Thursday, May 13, 2004

A River in Egypt
I heard it twice in a single, three-minute NPR newscast first thing this morning, from Rumsfeld in Iraq and Democratic Senator Bill Nelson of Florida regarding the latest horrific pictures of prisoner abuse: We've got to put it behind us.

We live in a therapeutic, self-esteeming, feelings-matter-most culture, and the concept of "putting it behind us," whatever "it" may be, is always a prominent part of it. While I acknowledge that it can be healthy not to dwell too heavily on our personal sins and shortcomings (take it from someone who has always done this), I submit that it's just as bad not to dwell on them enough. If you don't dwell on them sufficiently, you can't learn anything from them. Instead, you go blithely skipping down the same path you always travel, blithely acting the same way you always do, self-esteem intact--thus there's a pretty good chance you'll fall victim to those sins and shortcomings again. So to suddenly shift the focus from looking at the pictures, finding out how the abuse happened, and deciding who is responsible, to putting it behind us is not so much putting it behind us as shoving it under the rug, or turning away from the mirror before we've had a good enough look. It's a form of denial.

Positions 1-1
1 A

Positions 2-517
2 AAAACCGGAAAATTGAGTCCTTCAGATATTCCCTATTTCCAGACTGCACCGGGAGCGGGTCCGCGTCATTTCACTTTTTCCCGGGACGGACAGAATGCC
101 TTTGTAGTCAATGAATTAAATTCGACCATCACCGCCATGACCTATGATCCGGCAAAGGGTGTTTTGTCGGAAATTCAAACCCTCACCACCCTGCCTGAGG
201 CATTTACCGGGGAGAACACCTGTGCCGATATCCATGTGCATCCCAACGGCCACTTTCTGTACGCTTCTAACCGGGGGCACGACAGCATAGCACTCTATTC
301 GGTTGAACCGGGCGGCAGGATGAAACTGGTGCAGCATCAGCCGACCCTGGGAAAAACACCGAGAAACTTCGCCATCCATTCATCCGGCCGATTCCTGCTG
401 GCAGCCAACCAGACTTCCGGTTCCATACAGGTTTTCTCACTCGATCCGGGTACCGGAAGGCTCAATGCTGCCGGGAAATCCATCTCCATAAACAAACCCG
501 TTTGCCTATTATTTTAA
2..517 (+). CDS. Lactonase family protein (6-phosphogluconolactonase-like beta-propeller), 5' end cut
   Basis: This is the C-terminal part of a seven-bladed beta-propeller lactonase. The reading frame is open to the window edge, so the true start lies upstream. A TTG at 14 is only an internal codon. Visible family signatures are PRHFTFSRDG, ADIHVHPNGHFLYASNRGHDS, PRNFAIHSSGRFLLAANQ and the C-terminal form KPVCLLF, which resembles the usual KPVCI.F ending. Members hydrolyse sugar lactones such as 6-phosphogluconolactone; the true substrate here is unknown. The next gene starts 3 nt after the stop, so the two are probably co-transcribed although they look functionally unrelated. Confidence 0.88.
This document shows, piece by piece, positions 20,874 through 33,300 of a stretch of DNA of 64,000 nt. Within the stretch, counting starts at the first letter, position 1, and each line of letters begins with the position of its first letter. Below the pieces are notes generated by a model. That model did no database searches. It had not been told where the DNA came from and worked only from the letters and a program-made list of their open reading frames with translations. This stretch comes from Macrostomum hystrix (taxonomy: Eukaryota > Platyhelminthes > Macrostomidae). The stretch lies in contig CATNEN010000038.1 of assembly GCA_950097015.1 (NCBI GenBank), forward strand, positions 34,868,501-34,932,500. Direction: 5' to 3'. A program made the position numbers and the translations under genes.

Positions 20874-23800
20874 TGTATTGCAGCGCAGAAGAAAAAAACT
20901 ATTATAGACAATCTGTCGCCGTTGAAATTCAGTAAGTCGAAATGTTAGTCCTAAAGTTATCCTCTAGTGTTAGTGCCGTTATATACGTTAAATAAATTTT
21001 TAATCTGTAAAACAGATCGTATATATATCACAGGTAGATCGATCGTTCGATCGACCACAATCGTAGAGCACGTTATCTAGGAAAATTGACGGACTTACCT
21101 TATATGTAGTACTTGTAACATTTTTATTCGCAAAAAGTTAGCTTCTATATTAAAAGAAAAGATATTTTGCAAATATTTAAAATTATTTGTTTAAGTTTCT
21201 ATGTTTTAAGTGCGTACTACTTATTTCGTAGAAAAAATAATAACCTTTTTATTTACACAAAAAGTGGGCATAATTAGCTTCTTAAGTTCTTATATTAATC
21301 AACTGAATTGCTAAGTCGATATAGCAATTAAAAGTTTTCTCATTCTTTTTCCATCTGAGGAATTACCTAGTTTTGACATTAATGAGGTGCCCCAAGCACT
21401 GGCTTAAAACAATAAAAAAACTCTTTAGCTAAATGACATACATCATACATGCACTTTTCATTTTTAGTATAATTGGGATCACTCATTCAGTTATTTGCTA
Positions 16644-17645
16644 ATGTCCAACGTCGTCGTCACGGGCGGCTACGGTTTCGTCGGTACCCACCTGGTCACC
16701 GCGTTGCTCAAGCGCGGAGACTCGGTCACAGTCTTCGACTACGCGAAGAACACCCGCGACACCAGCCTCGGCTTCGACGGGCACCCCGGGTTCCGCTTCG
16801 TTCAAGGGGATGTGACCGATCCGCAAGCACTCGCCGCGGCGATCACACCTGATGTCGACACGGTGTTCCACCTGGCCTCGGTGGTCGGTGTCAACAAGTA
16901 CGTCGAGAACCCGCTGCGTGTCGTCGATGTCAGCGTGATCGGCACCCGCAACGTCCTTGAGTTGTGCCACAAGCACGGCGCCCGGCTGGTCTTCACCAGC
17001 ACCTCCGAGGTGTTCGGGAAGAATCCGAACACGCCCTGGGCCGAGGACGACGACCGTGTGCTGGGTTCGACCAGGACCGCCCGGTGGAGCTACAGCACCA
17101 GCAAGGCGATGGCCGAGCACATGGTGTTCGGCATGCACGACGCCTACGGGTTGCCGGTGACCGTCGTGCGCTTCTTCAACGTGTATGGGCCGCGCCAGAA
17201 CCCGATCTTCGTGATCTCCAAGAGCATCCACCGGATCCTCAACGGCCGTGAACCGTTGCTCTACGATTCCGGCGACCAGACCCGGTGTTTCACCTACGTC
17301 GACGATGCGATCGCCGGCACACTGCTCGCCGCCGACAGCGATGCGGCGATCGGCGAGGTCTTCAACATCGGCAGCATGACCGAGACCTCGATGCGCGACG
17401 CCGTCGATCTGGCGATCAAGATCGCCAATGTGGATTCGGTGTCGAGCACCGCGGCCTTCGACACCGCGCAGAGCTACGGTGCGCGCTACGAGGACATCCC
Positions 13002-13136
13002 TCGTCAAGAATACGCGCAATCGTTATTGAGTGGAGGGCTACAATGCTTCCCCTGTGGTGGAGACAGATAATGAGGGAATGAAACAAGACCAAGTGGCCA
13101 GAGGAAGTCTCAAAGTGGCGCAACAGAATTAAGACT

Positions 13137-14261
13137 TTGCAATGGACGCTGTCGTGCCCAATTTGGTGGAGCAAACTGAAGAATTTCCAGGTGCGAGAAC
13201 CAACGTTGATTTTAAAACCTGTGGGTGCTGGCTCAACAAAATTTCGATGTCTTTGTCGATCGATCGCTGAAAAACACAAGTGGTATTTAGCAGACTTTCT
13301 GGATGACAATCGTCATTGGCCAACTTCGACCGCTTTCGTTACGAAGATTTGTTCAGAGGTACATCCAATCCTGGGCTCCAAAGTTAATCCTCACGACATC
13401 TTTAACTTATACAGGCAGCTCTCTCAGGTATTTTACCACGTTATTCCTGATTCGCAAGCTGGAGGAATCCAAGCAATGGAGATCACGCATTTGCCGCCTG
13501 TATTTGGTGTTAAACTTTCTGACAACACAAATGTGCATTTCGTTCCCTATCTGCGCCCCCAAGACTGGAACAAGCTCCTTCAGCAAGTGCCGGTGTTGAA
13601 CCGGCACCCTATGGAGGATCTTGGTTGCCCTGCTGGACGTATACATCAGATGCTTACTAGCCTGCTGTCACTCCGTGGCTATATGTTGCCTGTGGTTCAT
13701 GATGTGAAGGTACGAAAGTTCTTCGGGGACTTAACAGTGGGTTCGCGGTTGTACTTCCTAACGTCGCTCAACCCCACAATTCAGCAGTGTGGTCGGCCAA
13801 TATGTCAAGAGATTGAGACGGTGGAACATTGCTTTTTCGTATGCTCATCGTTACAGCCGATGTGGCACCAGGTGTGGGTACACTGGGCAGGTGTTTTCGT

This isn't necessarily political, either. I am not suggesting we need to keep focusing on these pictures until Bush's approval ratings are hammered further into the ground, although the wingnuts amen corner keeps accusing us of wanting just that. Every one of us, liberal, conservative, Democrat, Republican, is paying a hell of a price throughout the rest of the world for the incontrovertible photographic evidence of our country's failure to live up to the ideals we love to preach so priggishly. Most observers think the price is going to be paid by Americans in harm's way suffering greater brutality. We had goddamn well better get something for the price we will have to pay, but we never will if we "put it behind us" in hopes of making ourselves feel better. Sometimes, feeling bad is necessary. That violates the major tenets of our therapeutic culture, but perhaps it's time we grow the hell up and face our sins and shortcomings like adults. This ain't Oprah, this is real life.

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